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Something’s gotta give: How Tiptap is streamlining donations

This startup’s point-of-sale device makes it a snap — or a tap — to support a good cause

The notion of Canada as a benevolent country has long been a source of national pride. Indeed, in her end-of-2023 message, Governor-General Mary Simon reminded Canadians to commit to kindness in the coming years. But while people’s hearts may be in the right place, that acknowledgement does not always translate into concrete actions. According to a recent study, the number of people in Canada who have donated to charity has steadily declined over the past decade, with only 17.7 percent of those who filed taxes in 2021 reporting they had made any contributions. That downswing is cause for concern: 22 percent of Canadians expect to rely on charitable services for basic necessities, which means there is an urgent need for donations.

The startup Tiptap is hoping it can help. The Burlington-based company’s touchless digital platform allows people to make a predetermined donation or payment by tapping their credit or debit card on a point-of-sale device. In an increasingly cashless society convenience is key, and while Tiptap has largely been used for charity and fundraising efforts, the technology has other applications, such as tipping, payment to access venues or events and transit fares.

Barry Hildred was an early investor in the company, which launched in 2018. He was appointed as a special advisor in 2022 to help raise funds, and he was named acting CEO in January 2023. With his team and other advisors, Hildred managed to reduce operating costs, raise more equity and help the organization grow. Today, Tiptap’s clients include MADD, Children’s Miracle Network, the Toronto Zoo and the Royal Botanical Gardens.

Here, Hildred discusses the importance of volunteering as a team, the causes near and dear to his heart and the benefits of fast, frictionless tools in the charitable sector.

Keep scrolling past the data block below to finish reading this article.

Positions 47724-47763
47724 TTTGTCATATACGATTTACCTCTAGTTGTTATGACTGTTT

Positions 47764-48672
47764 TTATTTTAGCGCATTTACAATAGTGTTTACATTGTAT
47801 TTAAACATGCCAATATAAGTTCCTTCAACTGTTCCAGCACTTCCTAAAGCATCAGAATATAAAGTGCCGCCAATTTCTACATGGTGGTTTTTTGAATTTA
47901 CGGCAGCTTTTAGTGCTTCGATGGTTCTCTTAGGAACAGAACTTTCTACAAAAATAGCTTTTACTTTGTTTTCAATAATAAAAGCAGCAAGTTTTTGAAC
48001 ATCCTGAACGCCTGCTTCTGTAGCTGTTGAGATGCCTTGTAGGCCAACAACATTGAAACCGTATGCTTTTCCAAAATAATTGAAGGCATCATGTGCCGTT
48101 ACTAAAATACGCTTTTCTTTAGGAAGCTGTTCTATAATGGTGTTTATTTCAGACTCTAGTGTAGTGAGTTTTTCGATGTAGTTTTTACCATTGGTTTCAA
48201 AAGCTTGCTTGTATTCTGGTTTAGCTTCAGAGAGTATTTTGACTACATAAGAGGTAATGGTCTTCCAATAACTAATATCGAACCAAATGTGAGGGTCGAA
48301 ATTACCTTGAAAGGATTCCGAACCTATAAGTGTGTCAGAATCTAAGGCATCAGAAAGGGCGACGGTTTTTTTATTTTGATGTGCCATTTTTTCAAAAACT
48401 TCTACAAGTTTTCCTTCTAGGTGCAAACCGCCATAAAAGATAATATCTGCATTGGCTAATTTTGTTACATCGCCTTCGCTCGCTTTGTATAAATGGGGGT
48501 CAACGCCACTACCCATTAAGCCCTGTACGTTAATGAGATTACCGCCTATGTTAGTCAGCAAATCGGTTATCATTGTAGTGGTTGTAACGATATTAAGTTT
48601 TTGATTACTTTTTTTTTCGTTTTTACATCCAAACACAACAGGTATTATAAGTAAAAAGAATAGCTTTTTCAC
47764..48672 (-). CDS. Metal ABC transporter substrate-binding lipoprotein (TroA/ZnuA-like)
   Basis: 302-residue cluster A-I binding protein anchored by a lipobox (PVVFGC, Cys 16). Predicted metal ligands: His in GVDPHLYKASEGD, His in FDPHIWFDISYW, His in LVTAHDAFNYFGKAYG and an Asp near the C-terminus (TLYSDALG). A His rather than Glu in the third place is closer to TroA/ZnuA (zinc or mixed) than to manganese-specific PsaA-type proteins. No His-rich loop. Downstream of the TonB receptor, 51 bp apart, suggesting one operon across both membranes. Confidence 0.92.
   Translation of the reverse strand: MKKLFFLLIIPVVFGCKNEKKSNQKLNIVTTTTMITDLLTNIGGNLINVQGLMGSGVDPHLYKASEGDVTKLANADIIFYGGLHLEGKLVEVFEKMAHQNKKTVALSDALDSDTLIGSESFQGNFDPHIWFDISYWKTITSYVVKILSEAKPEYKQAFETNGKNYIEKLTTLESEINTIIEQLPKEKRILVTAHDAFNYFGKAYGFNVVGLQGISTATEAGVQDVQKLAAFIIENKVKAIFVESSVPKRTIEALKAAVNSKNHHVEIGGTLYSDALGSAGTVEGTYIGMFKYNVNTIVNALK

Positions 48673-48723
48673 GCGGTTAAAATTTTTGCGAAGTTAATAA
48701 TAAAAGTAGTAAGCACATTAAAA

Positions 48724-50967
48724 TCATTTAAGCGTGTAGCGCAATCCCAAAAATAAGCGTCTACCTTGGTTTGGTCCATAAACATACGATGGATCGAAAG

What is the benefit of having tech that makes it quick and easy to donate?

So many people walk around without cash — we use credit cards. Donations for organizations that rely on cash to support their fundraising efforts have declined over time, and our technology helps plug that hole. The nice thing is that it utilizes things we use every day: credit cards, debit cards, Google Pay, Apple Pay, etc. It’s literally one tap to donate a small denomination or to tip an individual, then you can walk away — you don’t even have to break stride. The device can be left unattended. It’s connected to the specific merchant account and transactions are encrypted end to end, so it doesn’t store any data. It’s as frictionless as possible.

Have the organizations that have implemented Tiptap seen any notable changes as a result of the system?

A number of programs have seen increased fundraising year over year. The Salvation Army’s Christmas Kettle campaign is a big one right now. They’re using our technology in Canada and the U.S. We also worked with the Royal Canadian Legion earlier in November. Both organizations ran similar campaigns last year and fundraising has increased, which is surprising, as charitable giving has been declining across the board.

On Giving Tuesday, Tiptap’s internal team volunteered at Food for Life. Why is it important for you to work together to give back to the community?

Our organization works with hundreds of charities in Canada and the U.S., and it’s nice to get actively involved. In the summer, our devices were used at some McDonald’s locations for McHappy Day, and our staff helped out with collecting money. These causes are all worthy of our attention and our resources. We get to see what customers are experiencing with the product, and we learn how to improve our systems and our support. I think it’s important to stay connected and be close to as many causes as we can.

Can you share one of your favourite ways to give back?

I’ve been on the board of the Children’s Aid Foundation of Canada since 2008; right now, I chair their investment committee. Child welfare is very important to me. We do a holiday party with dinner and games every year for kids in care in Toronto. I’ve volunteered at the event for years, and I bring my three daughters as well. We help kids pick out toys in the gifting suite. It’s a phenomenal cause and a great event.

Photos courtesy of Tiptap

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